Evolution, Genetics and Behaviour
Professor Nikolai Krementsov
This seminar examines historical developments of three major biological concepts--evolution, heredity, and behavior--and their impact on the understanding of human nature, humans’ place in the universe, and human destiny within the Western intellectual tradition.
The seminar explores how cultural and social views have influenced the development of biology from the late 19th to the early 21st centuries and, in turn, how this development has influenced societal interpretations of human nature and human evolution. The seminar is structured thematically and chronologically around a series of classic works by prominent Western biologists, ranging from Charles Darwin to J.B.S. Haldane to Francis Crick.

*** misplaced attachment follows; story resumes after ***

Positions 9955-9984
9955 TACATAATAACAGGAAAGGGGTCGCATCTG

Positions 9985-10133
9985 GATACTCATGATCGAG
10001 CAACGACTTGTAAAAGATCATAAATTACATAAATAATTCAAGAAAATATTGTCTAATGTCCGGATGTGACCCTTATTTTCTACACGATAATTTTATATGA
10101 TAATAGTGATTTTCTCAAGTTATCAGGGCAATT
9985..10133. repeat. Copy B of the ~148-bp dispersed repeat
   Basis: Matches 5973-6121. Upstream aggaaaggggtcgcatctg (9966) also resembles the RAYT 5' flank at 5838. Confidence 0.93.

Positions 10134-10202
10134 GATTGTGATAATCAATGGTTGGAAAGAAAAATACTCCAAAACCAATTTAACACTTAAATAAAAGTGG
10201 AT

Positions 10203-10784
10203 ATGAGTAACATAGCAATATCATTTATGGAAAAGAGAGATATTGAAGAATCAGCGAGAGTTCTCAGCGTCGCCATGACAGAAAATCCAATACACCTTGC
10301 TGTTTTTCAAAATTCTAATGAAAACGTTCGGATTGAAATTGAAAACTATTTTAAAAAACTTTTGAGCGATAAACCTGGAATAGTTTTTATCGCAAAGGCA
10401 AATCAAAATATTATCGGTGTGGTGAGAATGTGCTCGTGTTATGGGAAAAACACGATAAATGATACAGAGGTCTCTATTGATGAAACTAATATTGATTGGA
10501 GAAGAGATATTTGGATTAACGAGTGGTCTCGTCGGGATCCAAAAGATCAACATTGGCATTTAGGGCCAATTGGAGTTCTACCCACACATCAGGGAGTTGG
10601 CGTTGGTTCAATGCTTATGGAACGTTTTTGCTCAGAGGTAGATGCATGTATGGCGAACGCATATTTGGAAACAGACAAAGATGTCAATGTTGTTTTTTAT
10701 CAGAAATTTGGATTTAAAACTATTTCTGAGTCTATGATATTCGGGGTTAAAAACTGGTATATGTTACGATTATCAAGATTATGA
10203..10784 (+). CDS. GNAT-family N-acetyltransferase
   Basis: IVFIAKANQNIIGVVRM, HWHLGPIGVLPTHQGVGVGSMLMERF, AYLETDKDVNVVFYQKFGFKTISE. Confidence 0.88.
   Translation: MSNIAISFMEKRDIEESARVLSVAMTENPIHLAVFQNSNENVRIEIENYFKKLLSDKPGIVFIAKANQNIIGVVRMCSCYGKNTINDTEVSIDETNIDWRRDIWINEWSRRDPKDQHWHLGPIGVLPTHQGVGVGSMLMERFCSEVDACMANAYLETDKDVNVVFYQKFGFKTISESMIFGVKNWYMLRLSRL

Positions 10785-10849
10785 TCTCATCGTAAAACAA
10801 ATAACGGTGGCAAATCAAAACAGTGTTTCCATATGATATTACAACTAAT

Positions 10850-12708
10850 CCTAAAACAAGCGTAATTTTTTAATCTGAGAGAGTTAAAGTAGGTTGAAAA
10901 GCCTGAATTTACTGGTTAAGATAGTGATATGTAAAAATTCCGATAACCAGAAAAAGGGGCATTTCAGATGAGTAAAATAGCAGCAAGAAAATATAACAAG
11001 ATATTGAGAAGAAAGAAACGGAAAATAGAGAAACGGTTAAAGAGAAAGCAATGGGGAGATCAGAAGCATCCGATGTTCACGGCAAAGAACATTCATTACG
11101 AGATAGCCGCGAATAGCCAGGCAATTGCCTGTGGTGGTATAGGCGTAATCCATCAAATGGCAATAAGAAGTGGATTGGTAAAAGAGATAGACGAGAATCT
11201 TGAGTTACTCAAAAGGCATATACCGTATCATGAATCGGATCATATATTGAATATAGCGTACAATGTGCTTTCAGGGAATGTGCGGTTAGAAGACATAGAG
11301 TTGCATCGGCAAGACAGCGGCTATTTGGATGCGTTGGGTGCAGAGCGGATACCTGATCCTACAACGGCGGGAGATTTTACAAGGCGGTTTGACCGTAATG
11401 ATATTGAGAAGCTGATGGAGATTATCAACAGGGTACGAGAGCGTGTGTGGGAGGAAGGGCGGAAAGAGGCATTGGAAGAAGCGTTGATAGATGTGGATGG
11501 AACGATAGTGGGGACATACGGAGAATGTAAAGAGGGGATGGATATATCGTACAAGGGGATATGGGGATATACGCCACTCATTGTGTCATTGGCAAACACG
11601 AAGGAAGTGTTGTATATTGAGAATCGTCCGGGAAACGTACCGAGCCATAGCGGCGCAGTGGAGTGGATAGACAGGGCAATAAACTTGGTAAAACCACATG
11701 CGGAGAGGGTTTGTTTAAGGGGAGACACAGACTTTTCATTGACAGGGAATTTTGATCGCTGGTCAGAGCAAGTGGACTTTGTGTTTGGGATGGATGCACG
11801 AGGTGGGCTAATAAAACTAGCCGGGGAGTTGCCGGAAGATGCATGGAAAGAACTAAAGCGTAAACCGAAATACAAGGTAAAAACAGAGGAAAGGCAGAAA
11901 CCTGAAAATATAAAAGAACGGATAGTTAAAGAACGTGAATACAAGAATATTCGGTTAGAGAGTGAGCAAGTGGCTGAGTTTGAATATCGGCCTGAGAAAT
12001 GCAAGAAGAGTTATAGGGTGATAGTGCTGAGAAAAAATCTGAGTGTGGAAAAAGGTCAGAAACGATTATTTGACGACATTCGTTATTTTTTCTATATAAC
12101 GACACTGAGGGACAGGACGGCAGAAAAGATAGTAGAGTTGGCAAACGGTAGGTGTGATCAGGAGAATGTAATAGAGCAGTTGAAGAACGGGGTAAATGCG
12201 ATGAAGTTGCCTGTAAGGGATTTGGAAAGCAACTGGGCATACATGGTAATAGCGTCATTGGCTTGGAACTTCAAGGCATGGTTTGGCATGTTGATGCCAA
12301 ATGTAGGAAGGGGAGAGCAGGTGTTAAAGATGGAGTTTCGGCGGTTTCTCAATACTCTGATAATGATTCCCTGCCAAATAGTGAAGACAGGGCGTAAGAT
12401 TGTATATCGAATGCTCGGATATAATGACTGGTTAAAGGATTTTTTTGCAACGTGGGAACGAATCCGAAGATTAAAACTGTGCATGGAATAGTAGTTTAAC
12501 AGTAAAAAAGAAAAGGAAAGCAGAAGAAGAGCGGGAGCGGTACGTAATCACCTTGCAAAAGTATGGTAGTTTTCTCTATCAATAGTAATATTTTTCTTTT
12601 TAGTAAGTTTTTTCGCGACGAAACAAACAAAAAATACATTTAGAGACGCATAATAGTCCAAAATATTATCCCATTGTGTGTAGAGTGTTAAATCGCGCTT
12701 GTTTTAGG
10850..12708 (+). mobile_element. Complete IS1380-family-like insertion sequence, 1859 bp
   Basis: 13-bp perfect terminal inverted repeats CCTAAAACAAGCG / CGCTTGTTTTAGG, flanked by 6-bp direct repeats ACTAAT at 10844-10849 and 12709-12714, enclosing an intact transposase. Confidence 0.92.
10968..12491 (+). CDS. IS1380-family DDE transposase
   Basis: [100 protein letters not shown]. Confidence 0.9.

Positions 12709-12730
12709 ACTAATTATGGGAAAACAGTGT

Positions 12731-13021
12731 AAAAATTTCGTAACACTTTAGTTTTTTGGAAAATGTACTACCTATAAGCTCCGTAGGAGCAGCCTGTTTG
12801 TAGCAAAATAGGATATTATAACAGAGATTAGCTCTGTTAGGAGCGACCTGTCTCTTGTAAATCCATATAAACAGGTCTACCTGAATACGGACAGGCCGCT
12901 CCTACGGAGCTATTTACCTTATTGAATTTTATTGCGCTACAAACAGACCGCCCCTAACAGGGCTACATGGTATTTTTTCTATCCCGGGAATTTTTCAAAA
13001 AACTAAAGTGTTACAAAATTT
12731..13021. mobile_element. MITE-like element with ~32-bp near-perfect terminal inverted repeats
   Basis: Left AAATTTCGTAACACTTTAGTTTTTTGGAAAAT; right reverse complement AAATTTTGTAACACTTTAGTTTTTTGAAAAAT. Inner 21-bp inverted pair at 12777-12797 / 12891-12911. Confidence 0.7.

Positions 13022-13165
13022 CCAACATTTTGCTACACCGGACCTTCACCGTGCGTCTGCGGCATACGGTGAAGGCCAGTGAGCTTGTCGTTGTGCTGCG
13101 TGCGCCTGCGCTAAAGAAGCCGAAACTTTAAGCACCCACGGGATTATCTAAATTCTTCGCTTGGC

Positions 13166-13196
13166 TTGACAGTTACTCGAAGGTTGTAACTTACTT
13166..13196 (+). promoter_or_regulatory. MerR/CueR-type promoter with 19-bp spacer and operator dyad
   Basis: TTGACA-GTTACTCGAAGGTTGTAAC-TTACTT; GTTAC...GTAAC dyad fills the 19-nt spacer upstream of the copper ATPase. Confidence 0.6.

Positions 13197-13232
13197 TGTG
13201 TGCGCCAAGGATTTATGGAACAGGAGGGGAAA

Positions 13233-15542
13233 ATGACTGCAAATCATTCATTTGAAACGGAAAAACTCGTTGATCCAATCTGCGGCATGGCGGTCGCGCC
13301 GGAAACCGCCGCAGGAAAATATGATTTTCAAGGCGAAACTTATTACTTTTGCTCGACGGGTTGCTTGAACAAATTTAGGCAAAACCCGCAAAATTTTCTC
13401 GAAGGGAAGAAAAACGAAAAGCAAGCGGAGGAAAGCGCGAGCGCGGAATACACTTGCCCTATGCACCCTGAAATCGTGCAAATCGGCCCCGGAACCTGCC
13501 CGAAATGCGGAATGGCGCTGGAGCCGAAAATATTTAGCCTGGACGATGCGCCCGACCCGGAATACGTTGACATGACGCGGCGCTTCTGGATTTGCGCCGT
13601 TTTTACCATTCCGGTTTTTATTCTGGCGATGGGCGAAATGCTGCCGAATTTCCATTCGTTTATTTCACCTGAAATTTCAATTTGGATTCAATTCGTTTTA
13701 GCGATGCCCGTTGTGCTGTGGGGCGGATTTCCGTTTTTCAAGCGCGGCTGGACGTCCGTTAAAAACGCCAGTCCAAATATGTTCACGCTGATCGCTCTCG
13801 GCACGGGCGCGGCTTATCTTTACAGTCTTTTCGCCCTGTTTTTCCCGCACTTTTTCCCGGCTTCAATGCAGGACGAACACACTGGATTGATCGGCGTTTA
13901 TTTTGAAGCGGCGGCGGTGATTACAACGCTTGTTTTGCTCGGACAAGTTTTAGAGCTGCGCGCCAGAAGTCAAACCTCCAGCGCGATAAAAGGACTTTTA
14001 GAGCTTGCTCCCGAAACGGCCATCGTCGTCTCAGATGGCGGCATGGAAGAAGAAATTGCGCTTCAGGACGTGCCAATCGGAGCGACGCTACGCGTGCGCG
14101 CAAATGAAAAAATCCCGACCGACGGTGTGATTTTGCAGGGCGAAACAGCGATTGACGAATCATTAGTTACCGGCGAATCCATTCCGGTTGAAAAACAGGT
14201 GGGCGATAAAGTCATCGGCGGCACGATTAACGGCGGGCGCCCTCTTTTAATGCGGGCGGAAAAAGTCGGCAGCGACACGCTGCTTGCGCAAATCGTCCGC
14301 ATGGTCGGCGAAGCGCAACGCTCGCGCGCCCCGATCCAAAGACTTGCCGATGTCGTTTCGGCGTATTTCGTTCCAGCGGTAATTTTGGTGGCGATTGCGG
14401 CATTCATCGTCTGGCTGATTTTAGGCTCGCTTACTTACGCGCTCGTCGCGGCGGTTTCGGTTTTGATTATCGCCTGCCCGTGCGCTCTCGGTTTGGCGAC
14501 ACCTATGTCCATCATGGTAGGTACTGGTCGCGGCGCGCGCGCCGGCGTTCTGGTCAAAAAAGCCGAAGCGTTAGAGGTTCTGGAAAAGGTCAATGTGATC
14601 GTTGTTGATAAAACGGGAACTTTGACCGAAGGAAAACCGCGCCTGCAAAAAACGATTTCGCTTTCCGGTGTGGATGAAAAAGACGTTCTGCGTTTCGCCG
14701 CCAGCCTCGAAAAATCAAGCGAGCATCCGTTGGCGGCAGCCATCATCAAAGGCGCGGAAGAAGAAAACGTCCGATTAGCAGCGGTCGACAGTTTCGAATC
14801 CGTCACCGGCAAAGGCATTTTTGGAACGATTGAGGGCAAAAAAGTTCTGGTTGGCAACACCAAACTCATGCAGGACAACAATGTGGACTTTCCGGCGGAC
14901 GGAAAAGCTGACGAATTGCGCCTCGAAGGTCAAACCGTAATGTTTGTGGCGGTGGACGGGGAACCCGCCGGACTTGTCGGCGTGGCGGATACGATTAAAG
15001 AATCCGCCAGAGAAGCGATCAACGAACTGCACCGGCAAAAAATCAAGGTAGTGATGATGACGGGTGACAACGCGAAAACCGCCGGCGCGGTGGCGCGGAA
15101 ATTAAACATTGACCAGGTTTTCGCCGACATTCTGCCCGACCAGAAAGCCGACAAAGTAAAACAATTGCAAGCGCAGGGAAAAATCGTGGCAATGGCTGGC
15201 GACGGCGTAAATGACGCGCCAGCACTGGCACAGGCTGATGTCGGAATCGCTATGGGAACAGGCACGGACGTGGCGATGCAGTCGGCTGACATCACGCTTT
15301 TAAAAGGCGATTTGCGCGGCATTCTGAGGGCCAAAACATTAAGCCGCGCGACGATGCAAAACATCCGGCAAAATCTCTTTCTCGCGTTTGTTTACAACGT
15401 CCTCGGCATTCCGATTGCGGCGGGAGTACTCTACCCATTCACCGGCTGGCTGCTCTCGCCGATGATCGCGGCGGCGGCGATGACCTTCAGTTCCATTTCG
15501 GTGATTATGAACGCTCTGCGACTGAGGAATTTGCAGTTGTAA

Through a close reading of these works in their historical, scientific, and social contexts, we examine different views on the control of human evolution and genetic manipulation and analyze historical debates about the social implications of knowledge about human heredity, behavior, and evolution. Major topics of discussions include evolution, eugenics, genetics, molecular biology, as well as their applications, including genetic screening, therapy, enhancement, and counseling.
Exclusion: HPS260H1, HMB444H1; VIC107H1
Distribution Requirement: Humanities; Social Science
Breadth Requirement: Thought, Belief and Behaviour (2)
Models frame our understanding and treatment of illness and are the most fundamental element of the scientific method. Theology, history, and literature may use models in different ways than natural and medical sciences but fundamentally all modelling is an attempt to accurately predict and manipulate the future.
Distribution Requirement: Humanities